I down-climbed, collected the gear, chatted a bit, and wished them a good ascent. The Swiss were still smiling when I debarked up the path. The Koreans watched but didn’t return my wave. I’d do it again, if I had the chance.
After sweating my way back up to the shoulder, I arrived in the dark to find Alex constructing a bizarre collection of cairns. Dehydration was taking its toll. We packed everything up into hike mode and started down to Little Yosemite, recounting everything along the way.
The next morning Alex and I carried the same stuff we’d been toting, one way or the other, for the last three days back to the valley. We plunged into the river, put on clean clothes, and went to the Ahwahnee where we lingered over a lunch that tasted like a fine dinner. Retiring from the dining room we strolled out to the patio into the sunshine. Alex said, “No way!” when I nudged him and nodded toward an older, light gray haired gentleman who sat at a table sipping wine with his wife. When she excused herself from the table we stepped up to compliment him on his fine route up one of the defining features of the American west. Mr. Robbins entertained our intrusion and politely congratulated us with a thoughtful observation, “Congratulations, it’s a fine summit.” I wondered if he thought the ump-teen thousandth ascent was passé, or if perhaps he mused for a moment about his twenty-second year and pined for the day when he was up there pioneering on the face that stood so prominently above us at that very moment.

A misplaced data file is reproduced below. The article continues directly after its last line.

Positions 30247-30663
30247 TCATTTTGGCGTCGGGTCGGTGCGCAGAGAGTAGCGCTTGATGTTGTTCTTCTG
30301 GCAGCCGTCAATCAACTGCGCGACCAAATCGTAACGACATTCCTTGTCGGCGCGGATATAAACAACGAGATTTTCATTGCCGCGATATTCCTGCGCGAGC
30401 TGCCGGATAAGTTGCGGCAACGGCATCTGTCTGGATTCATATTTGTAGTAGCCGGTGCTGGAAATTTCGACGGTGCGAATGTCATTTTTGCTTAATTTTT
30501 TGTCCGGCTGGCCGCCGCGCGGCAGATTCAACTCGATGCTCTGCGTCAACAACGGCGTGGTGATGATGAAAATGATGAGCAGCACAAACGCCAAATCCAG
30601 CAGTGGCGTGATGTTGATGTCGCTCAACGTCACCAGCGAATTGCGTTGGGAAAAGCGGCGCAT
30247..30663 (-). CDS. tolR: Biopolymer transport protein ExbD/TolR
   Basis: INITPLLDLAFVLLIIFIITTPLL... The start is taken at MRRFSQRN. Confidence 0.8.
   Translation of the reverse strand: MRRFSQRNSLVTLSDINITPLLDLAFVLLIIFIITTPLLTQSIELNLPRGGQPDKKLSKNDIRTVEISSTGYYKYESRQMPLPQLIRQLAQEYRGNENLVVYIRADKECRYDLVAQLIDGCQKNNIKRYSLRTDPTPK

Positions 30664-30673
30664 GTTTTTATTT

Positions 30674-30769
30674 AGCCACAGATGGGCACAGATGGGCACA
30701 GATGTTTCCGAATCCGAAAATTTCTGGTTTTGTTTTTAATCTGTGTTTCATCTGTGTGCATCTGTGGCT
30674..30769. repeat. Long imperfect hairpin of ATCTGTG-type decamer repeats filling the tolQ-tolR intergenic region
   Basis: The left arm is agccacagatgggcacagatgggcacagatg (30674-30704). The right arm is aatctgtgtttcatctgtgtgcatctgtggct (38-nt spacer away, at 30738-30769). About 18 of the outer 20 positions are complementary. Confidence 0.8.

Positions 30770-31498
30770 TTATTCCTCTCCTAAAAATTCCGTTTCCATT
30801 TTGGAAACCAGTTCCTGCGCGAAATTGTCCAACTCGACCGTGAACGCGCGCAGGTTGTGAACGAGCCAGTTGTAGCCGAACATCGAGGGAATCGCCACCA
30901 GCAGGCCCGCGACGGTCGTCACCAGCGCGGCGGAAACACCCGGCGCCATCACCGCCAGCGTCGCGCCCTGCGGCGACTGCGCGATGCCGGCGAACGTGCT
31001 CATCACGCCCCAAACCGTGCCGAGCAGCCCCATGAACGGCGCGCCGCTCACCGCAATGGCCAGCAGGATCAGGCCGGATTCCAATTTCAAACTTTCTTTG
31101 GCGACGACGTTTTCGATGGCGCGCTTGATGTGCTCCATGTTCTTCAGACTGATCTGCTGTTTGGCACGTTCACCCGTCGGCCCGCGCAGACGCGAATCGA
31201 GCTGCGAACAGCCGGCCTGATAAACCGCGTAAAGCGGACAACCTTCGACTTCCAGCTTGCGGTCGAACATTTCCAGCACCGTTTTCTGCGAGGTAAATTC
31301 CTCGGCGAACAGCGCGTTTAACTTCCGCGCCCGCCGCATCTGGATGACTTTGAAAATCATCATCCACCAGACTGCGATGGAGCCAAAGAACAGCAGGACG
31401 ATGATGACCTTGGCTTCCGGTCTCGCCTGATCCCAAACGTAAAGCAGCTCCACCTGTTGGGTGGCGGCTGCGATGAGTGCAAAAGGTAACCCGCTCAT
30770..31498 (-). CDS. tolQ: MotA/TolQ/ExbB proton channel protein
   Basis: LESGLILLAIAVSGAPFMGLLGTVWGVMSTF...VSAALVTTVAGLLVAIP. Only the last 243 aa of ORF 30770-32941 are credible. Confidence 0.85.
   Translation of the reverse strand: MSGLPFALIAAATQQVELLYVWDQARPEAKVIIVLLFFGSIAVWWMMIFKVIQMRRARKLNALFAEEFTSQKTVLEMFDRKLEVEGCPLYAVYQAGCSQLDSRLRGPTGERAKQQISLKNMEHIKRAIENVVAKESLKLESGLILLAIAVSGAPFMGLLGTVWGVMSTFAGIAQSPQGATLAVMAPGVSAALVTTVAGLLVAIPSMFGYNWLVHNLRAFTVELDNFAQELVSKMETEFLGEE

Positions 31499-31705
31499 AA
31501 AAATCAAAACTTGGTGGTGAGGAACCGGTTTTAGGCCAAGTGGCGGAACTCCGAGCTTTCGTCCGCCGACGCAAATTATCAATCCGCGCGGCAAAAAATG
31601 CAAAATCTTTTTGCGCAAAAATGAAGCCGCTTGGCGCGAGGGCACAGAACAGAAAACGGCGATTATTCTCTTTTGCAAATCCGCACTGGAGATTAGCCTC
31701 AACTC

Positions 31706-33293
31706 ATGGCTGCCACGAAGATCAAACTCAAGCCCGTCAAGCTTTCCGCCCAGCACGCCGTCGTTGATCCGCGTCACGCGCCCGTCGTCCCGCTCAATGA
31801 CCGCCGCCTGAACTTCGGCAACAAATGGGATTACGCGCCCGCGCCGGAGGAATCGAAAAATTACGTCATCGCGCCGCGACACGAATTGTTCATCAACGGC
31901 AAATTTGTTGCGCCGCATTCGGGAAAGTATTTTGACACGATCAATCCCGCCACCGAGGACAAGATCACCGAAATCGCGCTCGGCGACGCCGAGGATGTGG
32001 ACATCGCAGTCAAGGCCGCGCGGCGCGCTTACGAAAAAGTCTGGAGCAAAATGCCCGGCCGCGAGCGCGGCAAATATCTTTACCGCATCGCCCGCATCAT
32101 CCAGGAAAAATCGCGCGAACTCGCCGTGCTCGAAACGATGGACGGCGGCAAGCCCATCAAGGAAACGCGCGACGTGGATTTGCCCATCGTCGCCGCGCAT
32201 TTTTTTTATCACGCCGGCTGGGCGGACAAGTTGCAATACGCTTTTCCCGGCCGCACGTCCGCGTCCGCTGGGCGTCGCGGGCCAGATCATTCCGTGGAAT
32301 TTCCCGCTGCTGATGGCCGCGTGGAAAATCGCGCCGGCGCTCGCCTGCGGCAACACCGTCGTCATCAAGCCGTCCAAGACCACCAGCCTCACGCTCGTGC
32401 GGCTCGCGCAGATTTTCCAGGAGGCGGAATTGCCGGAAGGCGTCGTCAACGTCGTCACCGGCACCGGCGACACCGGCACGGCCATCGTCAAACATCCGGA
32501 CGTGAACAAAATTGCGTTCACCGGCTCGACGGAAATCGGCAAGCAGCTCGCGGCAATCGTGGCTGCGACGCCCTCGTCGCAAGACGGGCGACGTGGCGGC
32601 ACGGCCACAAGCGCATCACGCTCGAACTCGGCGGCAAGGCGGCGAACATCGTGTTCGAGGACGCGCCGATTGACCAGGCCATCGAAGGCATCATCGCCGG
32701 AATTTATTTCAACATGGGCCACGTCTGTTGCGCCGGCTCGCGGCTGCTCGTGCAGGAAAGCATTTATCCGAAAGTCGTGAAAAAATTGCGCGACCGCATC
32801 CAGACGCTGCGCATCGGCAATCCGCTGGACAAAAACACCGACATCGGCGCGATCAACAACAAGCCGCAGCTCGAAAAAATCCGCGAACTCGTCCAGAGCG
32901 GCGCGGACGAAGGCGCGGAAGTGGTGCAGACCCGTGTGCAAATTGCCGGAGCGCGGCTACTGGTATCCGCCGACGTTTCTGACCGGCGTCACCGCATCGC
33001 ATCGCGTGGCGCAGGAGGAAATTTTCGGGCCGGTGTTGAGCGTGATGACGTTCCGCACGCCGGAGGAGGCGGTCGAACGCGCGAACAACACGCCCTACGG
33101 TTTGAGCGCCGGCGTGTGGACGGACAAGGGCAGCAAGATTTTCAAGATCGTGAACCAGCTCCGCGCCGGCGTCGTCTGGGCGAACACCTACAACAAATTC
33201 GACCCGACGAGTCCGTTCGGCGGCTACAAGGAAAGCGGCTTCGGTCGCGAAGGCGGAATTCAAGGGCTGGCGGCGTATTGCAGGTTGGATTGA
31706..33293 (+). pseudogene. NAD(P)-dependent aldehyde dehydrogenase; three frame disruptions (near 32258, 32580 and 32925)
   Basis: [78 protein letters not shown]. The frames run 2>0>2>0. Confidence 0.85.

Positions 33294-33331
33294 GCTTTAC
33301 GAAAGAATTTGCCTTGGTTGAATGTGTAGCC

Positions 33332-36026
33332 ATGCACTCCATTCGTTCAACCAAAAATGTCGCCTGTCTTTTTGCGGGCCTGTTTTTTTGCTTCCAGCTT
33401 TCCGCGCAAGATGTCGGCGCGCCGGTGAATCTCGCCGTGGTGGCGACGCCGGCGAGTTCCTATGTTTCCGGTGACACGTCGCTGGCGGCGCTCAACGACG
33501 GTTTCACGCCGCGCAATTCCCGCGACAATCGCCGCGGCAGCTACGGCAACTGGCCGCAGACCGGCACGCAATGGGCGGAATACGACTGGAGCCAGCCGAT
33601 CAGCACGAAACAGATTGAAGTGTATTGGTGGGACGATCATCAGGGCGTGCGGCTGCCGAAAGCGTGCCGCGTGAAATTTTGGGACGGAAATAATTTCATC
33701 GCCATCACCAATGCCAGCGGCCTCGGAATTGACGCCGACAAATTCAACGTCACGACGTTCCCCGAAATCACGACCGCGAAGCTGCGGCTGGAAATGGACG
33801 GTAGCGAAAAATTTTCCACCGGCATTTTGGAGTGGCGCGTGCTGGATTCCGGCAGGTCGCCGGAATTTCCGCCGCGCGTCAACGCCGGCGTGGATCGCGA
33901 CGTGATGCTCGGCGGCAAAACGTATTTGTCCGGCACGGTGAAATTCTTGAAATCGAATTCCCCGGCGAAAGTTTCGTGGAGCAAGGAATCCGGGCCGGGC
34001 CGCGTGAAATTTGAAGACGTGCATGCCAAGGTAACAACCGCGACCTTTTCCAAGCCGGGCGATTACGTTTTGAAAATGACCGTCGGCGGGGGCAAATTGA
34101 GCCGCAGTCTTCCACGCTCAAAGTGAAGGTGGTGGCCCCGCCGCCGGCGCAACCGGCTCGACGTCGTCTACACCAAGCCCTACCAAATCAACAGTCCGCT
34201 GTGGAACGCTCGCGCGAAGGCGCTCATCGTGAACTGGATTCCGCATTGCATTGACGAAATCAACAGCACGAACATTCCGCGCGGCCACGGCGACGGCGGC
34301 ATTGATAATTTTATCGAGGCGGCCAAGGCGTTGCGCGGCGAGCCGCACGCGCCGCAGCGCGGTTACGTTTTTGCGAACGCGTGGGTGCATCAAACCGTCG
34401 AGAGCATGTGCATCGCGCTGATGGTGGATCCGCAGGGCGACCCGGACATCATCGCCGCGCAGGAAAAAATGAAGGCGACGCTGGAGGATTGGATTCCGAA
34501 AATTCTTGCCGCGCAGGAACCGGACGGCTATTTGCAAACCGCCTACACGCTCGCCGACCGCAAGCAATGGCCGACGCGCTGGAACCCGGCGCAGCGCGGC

Over the next couple of days we bumped into Andreas and his friends at Curry Village and with Cesar and Ion and Iker at the Yosemite Lodge cafeteria. We also crossed paths with Alex and Chris lounging in Alex’s van by the Church Bowl. Here’s what we learned about their experiences. Alex and Chris, who were nowhere to be seen when we reached the top, did indeed make it back to the valley in time for pizza. After “rest bouldering” for a day, Alex was pushing for an as-free-as-possible ascent of Zodiac. Chris was insisting on at least another rest day first. If Alex won the argument it would be Half Dome valley-to-valley one day, rest day bouldering the next, and then on to Zodiac the following day. What was Chris complaining about?
After eight or nine pitches, Cesar and Jorge passed the 2x2 group that had butted in, but by then they had been slowed enough that they did not make the top. They bivied sitting in an improvised rope seat at the stance just before Thank God Ledge. It turns out that the groaning sound we heard at the pitch 6 bivy was Jorge having an asthma attack during the night, hundreds of feet above us in the dark. When we commented about the awful bivy they’d had, Cesar said something like, “Not that bad. I’ve had worse.” Cesar was cool and we were glad we’d met him, even though the circumstances had gone lame.
Andreas and his team also passed the slower group on the route. They too were delayed long enough such that they did not make the top that day. Big Sandy was their stopping point, which they shared with the party of four. Yep. Seven people on BS. BS is short for Big Sandy, also for not “big enough for seven”, also for …
Andreas and his partners were equipped with “light sleepers”, as they put it. They had their act together. Their packs were small, but they had enough to be safe. To get through the night, one of the four in the other group had used the musty, green, flake-stowed sleeping bag, and was probably first to the showers back in the valley the next day.